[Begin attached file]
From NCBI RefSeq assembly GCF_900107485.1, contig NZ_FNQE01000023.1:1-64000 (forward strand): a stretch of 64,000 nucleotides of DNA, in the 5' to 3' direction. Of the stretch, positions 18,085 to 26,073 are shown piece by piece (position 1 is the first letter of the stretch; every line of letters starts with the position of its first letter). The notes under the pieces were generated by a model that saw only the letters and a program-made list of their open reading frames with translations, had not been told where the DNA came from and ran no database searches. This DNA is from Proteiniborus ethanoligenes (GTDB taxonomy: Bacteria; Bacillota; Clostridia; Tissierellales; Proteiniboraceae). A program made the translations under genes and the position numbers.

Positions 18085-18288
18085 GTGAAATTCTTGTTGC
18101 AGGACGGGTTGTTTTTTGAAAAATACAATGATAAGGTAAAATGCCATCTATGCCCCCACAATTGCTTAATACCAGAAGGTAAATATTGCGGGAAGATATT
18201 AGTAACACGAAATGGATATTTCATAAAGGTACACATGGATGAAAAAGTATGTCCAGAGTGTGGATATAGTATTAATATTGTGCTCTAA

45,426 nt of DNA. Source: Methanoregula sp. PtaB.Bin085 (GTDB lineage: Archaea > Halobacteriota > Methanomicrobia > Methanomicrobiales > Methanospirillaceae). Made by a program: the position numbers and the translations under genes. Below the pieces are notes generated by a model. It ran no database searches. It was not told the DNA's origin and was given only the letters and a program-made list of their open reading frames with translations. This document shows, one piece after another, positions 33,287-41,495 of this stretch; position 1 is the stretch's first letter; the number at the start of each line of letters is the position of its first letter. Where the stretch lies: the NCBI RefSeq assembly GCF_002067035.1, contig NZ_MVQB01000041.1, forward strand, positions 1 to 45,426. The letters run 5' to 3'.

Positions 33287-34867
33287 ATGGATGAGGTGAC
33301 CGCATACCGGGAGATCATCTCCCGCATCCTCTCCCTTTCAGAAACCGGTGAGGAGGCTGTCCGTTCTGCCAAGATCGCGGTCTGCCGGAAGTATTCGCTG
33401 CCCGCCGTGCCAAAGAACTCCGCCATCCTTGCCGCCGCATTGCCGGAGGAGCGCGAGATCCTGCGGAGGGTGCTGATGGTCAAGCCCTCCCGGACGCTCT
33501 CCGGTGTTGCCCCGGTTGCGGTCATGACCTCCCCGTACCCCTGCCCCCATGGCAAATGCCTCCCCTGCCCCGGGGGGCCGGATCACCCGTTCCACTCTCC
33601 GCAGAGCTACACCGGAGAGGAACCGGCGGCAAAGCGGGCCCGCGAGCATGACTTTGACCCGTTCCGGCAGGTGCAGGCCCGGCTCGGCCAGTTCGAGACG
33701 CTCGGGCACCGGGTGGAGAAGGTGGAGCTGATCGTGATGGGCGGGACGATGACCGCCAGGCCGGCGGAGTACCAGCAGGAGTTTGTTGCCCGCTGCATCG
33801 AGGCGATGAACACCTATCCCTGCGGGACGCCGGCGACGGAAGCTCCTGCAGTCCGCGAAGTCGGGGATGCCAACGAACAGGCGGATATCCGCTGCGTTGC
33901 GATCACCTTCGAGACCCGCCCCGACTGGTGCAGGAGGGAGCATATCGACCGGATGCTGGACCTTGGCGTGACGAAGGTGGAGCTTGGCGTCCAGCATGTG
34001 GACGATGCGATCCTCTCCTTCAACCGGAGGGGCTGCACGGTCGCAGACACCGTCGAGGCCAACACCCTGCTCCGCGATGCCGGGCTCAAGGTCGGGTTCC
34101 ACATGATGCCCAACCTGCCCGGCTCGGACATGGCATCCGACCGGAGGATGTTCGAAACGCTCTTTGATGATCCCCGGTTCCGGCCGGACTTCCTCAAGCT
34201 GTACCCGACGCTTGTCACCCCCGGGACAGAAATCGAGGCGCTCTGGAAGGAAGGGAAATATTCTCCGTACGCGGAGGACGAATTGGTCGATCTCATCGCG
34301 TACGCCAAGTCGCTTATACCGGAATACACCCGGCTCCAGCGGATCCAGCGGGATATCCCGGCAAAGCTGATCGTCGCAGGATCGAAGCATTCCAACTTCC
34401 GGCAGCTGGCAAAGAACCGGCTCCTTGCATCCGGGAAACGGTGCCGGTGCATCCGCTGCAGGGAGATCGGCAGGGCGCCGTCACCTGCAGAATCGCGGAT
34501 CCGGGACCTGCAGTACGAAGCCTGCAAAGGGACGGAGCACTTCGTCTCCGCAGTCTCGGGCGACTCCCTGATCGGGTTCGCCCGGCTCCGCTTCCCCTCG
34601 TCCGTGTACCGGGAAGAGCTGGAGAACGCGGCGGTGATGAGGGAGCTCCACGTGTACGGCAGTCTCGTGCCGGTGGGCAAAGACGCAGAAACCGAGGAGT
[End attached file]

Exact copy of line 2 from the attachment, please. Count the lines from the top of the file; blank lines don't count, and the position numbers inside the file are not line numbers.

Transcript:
Positions 18085-18288